By Ellen Gomes
If we have said it once, we have said it a thousand times…business is all about the relationships you build.
We are all familiar with the traditional ways of selling, the old-school push to sell sales tactics and of course, the ABC message—Always Be Closing. However, this outdated message fails to address how buyers buy today. Relationships between brands and customers have changed. With increased competition, the buyer’s ability to perform their own product research, and new technology, today’s buyer expects a personalized buying process.
As Marketo’s very own VP of Product Marketing, Matt Zilli explains, “Brands that win in this world build lasting customer relationships with every single customer.” This reinforces why successful sales leaders today have stepped away from the traditional ways of selling towards a new mindset—relationship selling.
Simply put, relationship selling is a sales approach focused on creating relationships. People buy from people they trust; and the best way to build trust is by first establishing a relationship that’s based on authenticity, concern, and honesty.
It may be weird, but if you feel like this is starting to sound a lot like dating, you’re right. In this blog, I will share with you a few lessons sales people can learn from dating, and how those lessons will improve your selling success.
Don’t Talk about Yourself
Plain and simple, talking only about yourself on the first date is not the best approach to take. It’s important to show interest in the person you are with so ask them questions. As sales people, it’s hard to not talk about your product but keep in mind, the final sale comes down to one thing: how can your product solve the needs of your customer?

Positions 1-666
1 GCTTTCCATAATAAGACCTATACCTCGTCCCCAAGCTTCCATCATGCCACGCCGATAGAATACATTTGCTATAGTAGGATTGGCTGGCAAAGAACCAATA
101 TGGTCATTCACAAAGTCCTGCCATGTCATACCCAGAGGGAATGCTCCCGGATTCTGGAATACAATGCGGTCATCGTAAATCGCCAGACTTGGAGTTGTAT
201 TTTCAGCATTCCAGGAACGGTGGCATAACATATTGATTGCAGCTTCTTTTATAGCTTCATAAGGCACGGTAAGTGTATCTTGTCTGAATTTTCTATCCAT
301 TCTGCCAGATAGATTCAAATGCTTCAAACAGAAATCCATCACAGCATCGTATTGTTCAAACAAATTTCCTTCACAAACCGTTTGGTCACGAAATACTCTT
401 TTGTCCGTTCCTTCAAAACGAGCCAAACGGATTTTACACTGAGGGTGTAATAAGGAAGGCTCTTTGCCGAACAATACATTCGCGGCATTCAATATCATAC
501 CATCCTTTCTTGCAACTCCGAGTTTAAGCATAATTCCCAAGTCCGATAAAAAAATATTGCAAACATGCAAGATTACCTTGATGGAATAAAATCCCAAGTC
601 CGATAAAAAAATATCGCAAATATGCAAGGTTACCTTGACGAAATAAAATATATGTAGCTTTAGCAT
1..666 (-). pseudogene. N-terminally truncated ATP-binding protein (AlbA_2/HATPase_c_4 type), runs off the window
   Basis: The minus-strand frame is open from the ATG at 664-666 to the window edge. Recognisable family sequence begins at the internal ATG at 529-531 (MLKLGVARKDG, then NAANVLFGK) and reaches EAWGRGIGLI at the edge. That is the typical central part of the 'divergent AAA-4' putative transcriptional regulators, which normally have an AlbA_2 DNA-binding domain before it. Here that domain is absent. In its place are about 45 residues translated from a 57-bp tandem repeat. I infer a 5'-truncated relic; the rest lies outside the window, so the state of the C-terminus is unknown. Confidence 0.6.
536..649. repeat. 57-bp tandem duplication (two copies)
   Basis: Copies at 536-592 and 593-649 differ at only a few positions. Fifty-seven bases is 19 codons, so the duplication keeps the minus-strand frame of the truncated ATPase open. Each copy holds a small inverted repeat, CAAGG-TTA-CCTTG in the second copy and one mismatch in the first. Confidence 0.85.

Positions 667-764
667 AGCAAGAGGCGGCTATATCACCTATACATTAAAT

People buy because of pain, and to identify what that pain is you need to get your prospect talking about themselves to uncover frustrations. The more information you gather, the better position you’re in to create value and identify your advantage over competitors.
And keep in mind, not everyone knows what their pain is. In this case, I’ve found that using leading questions can really help. For example, “How have you been able to track the ROI of your marketing programs?” (Maybe they aren’t!). Or even try walking through their process start to finish to uncover bottlenecks and gaps along the way.
Look for Signs
Just like in dating, it’s important to pick up on non-verbal cues from your prospect to understand what they are thinking or even discussing offline with their counterparts and key decision makers. One of the biggest deal killers (aside from timing of course) is being blindsided late in the sale cycle without a solid game plan.
Imagine this, after months and months of dating, the time has come for you to propose. All your energy, time, and effort invested into the relationship are about to pay off spectacularly. You get down on one knee and present the most stunning proposal with absolute confidence. There is no way your partner can say no…
The response, “Sorry, but the Go to the full article.